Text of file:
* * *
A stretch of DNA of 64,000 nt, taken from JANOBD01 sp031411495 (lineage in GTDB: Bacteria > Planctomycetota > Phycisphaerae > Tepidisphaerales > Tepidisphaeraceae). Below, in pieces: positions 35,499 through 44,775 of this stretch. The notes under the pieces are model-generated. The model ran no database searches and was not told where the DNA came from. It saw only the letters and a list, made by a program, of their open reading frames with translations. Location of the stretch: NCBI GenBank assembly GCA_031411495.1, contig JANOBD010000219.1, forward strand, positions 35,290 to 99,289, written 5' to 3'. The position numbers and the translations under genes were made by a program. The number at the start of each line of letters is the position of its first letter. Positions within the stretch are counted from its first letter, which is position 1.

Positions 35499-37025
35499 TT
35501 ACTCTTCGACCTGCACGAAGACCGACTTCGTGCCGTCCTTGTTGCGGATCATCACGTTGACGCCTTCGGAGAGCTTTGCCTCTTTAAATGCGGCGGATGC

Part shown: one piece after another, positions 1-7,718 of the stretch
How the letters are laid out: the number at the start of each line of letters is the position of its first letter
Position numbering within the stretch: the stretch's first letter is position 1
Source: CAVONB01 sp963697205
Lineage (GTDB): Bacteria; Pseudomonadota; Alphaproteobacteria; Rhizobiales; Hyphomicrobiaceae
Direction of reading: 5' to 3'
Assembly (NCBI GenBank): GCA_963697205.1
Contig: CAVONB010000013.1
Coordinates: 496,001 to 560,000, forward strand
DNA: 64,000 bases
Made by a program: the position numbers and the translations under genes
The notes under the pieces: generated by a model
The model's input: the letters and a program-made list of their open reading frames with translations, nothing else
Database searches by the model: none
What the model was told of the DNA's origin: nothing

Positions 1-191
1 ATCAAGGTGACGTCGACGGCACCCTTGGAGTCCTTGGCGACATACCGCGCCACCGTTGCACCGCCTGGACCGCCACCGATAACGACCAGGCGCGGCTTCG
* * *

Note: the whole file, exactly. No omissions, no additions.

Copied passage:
A stretch of DNA of 64,000 nt, taken from JANOBD01 sp031411495 (lineage in GTDB: Bacteria > Planctomycetota > Phycisphaerae > Tepidisphaerales > Tepidisphaeraceae). Below, in pieces: positions 35,499 through 44,775 of this stretch. The notes under the pieces are model-generated. The model ran no database searches and was not told where the DNA came from. It saw only the letters and a list, made by a program, of their open reading frames with translations. Location of the stretch: NCBI GenBank assembly GCA_031411495.1, contig JANOBD010000219.1, forward strand, positions 35,290 to 99,289, written 5' to 3'. The position numbers and the translations under genes were made by a program. The number at the start of each line of letters is the position of its first letter. Positions within the stretch are counted from its first letter, which is position 1.

Positions 35499-37025
35499 TT
35501 ACTCTTCGACCTGCACGAAGACCGACTTCGTGCCGTCCTTGTTGCGGATCATCACGTTGACGCCTTCGGAGAGCTTTGCCTCTTTAAATGCGGCGGATGC

Part shown: one piece after another, positions 1-7,718 of the stretch
How the letters are laid out: the number at the start of each line of letters is the position of its first letter
Position numbering within the stretch: the stretch's first letter is position 1
Source: CAVONB01 sp963697205
Lineage (GTDB): Bacteria; Pseudomonadota; Alphaproteobacteria; Rhizobiales; Hyphomicrobiaceae
Direction of reading: 5' to 3'
Assembly (NCBI GenBank): GCA_963697205.1
Contig: CAVONB010000013.1
Coordinates: 496,001 to 560,000, forward strand
DNA: 64,000 bases
Made by a program: the position numbers and the translations under genes
The notes under the pieces: generated by a model
The model's input: the letters and a program-made list of their open reading frames with translations, nothing else
Database searches by the model: none
What the model was told of the DNA's origin: nothing

Positions 1-191
1 ATCAAGGTGACGTCGACGGCACCCTTGGAGTCCTTGGCGACATACCGCGCCACCGTTGCACCGCCTGGACCGCCACCGATAACGACCAGGCGCGGCTTCG